The Auburn defense Saturday looked like it was on the field for the first time in 2011, save the team's appearance in the BCS National Championship Game in January.
But this group of Tigers is almost completely new; it showed on Saturday.
The young unit gave up an astounding 448 yards of offense from the Utah State Aggies and spent 37:41 on the field. The reason for the Aggies' success was due in part mostly to Auburn's young defensive line.
The Tigers were pushed around like tackling dummies all day by the Aggies' big men up front, leaving gaping holes for Doak Walker Watch List candidate Robert Turbin (12 carries, 70 yards, two TDs) and Kerwynn Williams (10 carries, 69 yards, one TD) to churn right through. Even true freshman quarterback Chuckie Keeton contributed on the ground, piling up 33 yards on eight carries as he scrambled through the young Auburn defense much like Cam Newton to opponents did in 2010.
Keeton also produced through the air, completing 21 of his 30 passes for 213 yards, but minimal success through the air was achieved down-field.
Most of the Aggies' passing onslaught came from quick bubble screens and fast slants over the middle. Auburn defensive coordinator Ted Roof went with a vanilla game plan Saturday, sticking with Cover 2 coverage as the playcall throughout the day, (usually a Tampa 2-type play) despite Utah State's success underneath.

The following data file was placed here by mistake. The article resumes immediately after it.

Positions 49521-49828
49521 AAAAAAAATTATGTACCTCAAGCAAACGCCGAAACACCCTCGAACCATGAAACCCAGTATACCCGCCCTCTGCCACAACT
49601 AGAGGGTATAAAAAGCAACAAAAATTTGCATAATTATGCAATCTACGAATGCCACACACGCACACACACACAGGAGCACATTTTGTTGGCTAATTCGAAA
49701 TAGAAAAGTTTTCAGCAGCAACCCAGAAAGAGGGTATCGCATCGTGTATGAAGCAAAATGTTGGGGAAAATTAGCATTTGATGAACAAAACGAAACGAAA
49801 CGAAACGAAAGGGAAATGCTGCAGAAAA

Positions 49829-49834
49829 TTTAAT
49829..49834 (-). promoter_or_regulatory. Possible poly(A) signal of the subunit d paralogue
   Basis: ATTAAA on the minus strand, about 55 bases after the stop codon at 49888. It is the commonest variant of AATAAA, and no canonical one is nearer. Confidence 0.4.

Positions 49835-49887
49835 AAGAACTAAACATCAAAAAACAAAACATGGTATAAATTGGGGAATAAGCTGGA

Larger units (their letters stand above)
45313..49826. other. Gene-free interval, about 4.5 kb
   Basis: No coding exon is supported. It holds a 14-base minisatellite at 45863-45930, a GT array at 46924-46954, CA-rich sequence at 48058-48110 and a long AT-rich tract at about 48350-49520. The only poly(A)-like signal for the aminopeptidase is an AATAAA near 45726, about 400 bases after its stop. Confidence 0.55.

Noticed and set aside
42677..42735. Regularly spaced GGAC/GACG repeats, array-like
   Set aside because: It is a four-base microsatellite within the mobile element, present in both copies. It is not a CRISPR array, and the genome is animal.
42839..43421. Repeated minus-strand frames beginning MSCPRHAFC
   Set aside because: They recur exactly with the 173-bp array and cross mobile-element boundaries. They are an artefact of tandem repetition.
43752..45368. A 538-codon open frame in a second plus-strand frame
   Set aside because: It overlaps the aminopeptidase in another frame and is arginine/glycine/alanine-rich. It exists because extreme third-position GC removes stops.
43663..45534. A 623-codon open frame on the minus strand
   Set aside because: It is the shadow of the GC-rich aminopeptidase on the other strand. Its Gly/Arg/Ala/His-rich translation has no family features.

In the Cover 2 defense, the Tiger defenders line up seven to nine yards off the receivers. This allowed Keeton to complete passes to 11 different receivers on the day on wide-open routes in the short flats and over the middle. If no one is there to defend, the receiver can catch these passes all day. A few athletic moves around inexperienced players five more yards upfield can produce big yardage. The Aggies did well on Saturday to stick with what was working in piling up so many yards and almost upsetting the defending national champions.
Auburn coach Gene Chizik said the Tigers were in Cover 2 to defend the option-running threat from Utah State. Auburn expected the Aggies to run more option and have to defend a pitch scenario, but they didn't.
Despite the urge to finger-point and blame the defensive coordinator after Saturday's nail-biter, the main problem here could just be a combination of young players with no experience. And that could be a problem all season.
"We didn't play well (on defense), period," Chizik said. "No excuses. I thought it was a very poor defensive effort. That's not acceptable here at Auburn, so I fully expect us to rectify that next week."
No matter what the problem, let's hope Chizik is right by the time Mississippi State comes to town later this week.
If not, Lord help us.
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